The future of 4D design with Rapid Liquid Printing (RLP) by MIT

MIT offers development room for smart minds and one of the several internal organizations that create this atmosphere of experimentation and innovation is the Self-Assembly Lab, a research laboratory dedicated to the development of technologies of self-assembling and programmable materials. The latest creation, Rapid Liquid Printing (RLP), is arousing lively interest as it can potentially modify the way of conceiving and producing the current 3D printing of objects.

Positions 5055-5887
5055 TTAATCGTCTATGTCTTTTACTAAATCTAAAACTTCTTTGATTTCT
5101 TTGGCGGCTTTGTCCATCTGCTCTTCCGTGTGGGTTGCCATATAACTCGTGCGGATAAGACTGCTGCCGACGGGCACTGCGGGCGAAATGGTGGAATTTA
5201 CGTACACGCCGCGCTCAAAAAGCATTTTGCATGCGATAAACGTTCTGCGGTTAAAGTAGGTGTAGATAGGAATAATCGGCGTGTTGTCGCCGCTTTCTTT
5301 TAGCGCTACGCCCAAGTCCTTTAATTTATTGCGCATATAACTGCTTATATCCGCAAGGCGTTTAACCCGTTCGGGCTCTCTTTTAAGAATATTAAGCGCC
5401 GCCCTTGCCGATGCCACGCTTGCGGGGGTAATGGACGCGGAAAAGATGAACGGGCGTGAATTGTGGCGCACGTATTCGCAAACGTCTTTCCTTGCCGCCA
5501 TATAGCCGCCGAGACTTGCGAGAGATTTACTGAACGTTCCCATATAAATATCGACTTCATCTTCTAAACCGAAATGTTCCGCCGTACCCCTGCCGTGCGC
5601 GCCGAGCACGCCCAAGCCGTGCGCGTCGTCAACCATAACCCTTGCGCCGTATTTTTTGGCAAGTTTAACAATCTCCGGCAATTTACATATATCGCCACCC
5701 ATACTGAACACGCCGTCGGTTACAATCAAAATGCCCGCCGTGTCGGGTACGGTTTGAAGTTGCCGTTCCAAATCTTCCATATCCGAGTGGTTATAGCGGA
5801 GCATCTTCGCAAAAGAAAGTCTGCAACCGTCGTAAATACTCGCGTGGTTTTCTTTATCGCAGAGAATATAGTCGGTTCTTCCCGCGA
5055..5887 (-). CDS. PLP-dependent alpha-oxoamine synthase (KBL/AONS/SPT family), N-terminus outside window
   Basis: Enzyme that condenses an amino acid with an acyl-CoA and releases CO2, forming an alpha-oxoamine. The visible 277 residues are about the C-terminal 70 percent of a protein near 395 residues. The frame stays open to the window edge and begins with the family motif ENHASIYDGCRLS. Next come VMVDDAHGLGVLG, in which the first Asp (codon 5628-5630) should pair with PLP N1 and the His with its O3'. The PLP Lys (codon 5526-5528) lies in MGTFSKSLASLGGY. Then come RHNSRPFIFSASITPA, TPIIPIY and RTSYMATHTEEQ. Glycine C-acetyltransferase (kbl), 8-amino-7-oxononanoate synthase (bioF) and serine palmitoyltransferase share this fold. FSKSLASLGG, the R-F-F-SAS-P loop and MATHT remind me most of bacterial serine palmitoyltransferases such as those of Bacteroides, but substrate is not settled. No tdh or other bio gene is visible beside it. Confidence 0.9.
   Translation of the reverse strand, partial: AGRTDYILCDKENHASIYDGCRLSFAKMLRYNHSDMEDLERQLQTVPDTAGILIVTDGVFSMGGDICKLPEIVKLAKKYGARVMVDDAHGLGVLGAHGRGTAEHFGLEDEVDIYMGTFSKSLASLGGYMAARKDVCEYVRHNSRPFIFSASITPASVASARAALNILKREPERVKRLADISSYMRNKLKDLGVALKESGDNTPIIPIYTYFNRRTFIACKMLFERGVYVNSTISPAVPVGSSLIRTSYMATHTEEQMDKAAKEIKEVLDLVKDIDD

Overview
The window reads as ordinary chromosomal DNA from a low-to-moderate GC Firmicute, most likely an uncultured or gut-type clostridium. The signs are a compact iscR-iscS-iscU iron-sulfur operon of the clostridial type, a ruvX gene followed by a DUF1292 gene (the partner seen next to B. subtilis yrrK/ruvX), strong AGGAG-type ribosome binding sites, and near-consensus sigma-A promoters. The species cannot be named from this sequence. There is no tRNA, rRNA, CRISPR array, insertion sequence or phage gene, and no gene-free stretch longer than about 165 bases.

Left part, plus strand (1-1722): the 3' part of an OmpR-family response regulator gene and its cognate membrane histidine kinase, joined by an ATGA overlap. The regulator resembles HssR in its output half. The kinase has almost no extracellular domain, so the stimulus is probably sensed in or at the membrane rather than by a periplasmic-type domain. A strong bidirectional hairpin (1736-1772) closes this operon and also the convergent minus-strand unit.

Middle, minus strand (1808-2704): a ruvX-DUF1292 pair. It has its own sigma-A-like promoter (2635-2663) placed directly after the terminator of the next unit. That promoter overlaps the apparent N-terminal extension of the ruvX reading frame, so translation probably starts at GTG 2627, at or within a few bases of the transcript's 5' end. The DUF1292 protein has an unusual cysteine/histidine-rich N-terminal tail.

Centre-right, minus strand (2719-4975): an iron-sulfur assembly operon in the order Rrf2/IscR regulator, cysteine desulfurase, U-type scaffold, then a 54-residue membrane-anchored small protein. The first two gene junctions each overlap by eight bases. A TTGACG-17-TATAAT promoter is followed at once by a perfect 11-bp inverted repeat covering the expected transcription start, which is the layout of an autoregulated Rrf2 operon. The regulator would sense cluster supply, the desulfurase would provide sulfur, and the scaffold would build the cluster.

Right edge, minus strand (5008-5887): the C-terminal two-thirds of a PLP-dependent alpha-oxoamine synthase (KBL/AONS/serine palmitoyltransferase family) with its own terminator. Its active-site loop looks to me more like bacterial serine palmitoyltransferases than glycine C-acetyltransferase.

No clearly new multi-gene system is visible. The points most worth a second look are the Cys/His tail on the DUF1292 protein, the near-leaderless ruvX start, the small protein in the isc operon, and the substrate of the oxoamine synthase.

It is common opinion that 3D printing has not taken off as mainstream manufacturing process adopted by companies owing to three limitations: production speed, scale constraints and poor quality of materials. The main characteristic of RLP resides in the item creation by means of a robot that designs in a suspension of liquid gel that supports the object. This process is not only faster than 3D printing but it also allows creating big-size objects and of much higher complexity by using industrial grade materials. The products that exploit this technology are part of a collection created by the Swiss designer Christoph Guberan and by Self-Assembly Lab and they were on show and purchasable at the Patrick Parrish Gallery in New York, including printed objects of elastic silicon that can be swelled, thus exploiting a material that was hardly used with standard 3D printers.

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